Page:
by bryduck on Wed Feb 06, 2013 at 03:23:21 PM PST

          [ Parent ]

          •  You don't get it (0+ / 0-)

            If you don't understand what's written in a document, ask for clarification. That's why people hire lawyers. And if some of these people didn't have the good sense to engage an attorney for advice on the "confusing" words.... well I won't go so far as to say they got what they deserved, but yeah, it's a possibility.

            •  Ok, so only the rich. (0+ / 0-)

              I don't know anybody of less-than-serious wealth that can afford to hire a lawyer unless they are faced with prison, and even then, most people get a PD. And how very presumptuous of you to think that people didn't/don't "ask for clarification--most likely from "their" agent, who has not one iota of incentive to dissuade anyone from paying their commission.
              Buying a house/piece of land is the central facet to "The American Dream", and restricting it in any way other than the cost of the house/land itself runs counter to our nation's entire history.  You don't get it, I'm afraid.

              "Lone catch of the moon, the roots of the sigh of an idea there will be the outcome may be why?"--from a spam diary entitled "The Vast World."

              by bryduck on Thu Feb 07, 2013 at 09:12:00 AM PST

              [ Parent ]

        •  You appear to have no problem with contracts (4+ / 0-)

          written in such a way to appear to say one thing but mean something entirely else then.  I don't know about you but I consider that fraud when you deliberately design a contract just so you can twist the wording later.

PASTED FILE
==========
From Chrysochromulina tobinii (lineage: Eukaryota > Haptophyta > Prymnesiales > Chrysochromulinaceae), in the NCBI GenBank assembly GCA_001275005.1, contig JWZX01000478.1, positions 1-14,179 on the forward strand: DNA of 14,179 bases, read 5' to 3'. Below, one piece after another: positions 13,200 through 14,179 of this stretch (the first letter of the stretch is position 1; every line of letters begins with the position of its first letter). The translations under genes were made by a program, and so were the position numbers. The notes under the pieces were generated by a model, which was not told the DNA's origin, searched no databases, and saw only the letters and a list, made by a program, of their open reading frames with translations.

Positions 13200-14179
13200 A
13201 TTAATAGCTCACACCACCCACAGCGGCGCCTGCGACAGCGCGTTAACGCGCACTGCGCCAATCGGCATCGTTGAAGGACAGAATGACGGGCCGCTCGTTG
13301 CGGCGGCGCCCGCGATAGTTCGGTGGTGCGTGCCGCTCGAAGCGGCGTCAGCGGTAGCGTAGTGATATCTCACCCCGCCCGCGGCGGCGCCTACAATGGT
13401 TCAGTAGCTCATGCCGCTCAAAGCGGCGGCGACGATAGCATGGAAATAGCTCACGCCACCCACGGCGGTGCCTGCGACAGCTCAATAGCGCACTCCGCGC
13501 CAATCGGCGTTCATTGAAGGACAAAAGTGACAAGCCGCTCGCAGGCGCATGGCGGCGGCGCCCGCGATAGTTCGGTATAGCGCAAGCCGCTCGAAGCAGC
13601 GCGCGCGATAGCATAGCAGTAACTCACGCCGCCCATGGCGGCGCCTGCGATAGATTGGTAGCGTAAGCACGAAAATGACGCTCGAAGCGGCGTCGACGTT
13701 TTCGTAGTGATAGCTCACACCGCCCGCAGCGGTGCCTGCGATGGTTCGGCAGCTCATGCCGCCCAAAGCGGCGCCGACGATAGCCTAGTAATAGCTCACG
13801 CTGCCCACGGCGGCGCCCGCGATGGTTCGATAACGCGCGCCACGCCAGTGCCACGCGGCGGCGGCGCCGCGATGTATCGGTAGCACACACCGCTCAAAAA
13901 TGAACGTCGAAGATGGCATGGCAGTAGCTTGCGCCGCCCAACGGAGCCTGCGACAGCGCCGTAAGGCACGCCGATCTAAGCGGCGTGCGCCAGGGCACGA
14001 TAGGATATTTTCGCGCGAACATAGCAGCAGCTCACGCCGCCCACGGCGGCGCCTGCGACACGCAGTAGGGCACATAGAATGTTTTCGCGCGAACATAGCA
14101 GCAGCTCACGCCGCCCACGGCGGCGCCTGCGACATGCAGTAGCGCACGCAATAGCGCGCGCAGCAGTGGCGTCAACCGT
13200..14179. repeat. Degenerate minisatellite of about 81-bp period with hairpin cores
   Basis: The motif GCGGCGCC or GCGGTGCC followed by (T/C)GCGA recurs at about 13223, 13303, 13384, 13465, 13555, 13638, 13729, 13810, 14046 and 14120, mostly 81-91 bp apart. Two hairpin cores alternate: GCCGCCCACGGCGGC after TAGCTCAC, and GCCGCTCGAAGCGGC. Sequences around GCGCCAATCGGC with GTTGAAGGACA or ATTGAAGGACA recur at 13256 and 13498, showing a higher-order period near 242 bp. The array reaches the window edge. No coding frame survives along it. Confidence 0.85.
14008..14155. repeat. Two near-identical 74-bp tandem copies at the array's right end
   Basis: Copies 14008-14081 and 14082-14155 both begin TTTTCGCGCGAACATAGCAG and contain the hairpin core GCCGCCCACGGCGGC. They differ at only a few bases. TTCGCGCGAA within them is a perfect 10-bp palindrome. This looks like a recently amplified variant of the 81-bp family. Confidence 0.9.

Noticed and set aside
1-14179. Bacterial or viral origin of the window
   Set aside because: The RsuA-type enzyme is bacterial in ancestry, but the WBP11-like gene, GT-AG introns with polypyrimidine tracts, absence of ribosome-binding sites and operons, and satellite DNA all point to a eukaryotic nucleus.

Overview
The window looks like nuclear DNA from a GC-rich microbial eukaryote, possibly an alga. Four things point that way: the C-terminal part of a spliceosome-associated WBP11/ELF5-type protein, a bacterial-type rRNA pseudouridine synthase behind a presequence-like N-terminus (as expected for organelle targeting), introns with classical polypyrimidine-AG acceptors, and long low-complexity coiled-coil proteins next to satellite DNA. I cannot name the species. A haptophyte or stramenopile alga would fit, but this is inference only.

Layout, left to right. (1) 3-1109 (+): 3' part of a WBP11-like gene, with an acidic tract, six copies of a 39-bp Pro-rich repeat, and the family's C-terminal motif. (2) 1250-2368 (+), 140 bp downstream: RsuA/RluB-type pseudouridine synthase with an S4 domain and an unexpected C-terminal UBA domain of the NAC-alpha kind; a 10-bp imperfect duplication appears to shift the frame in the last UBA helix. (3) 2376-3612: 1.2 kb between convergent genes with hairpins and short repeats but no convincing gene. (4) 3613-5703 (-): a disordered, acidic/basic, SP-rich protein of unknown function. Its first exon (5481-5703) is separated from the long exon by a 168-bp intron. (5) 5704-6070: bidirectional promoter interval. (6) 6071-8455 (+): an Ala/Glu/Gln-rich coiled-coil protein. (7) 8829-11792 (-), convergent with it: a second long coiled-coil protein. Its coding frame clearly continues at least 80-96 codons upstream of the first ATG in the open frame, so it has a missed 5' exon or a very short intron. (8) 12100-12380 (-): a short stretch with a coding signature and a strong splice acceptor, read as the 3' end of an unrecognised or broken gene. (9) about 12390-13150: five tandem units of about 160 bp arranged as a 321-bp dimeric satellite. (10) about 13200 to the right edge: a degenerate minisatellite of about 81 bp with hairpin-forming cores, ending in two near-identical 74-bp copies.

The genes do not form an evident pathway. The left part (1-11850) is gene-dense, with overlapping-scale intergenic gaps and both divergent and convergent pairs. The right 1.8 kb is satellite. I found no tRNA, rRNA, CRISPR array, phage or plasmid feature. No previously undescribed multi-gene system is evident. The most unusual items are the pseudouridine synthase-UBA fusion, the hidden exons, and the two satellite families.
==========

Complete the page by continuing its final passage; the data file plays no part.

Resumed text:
You have watched Faux News, now lose 2d10 SAN.

          by Throw The Bums Out on Wed Feb 06, 2013 at 04:42:09 PM PST

          [ Parent ]

          •  Not at all (0+ / 0-)

            The contract means exactly what it says. If there are hidden traps in there then the responsibility to recognize that fact rests CLEARLY with whoever is asked to sign it. Blindly accepting the other party's explanation of terms and the fine print is a recipe for disaster in ALL contracts.

            People who don't hire a lawyer to scrutinize these binding multi-year obligation contracts are just asking for trouble. It appears many of them found it.

            Nobody put a gun to anyone's head and said, "Sign it." I'm sorry, I have little sympathy for people who don't have the common sense they were allegedly born with.

            •  You don't get it. It is entirely possible to bury (0+ / 0-)

              traps so well that even the best lawyers won't be able to find it even if they are looking for them.  Oh, and don't forget things like invisible ink or the digital equivalent using Javascript code and such to change a contract (as a PDF file) based on pre-calculated md5 collisions so that it can be "edited" later without invalidating the digital signature.

              You have watched Faux News, now lose 2d10 SAN.

              by Throw The Bums Out on Thu Feb 07, 2013 at 05:50:47 AM PST

              [ Parent ]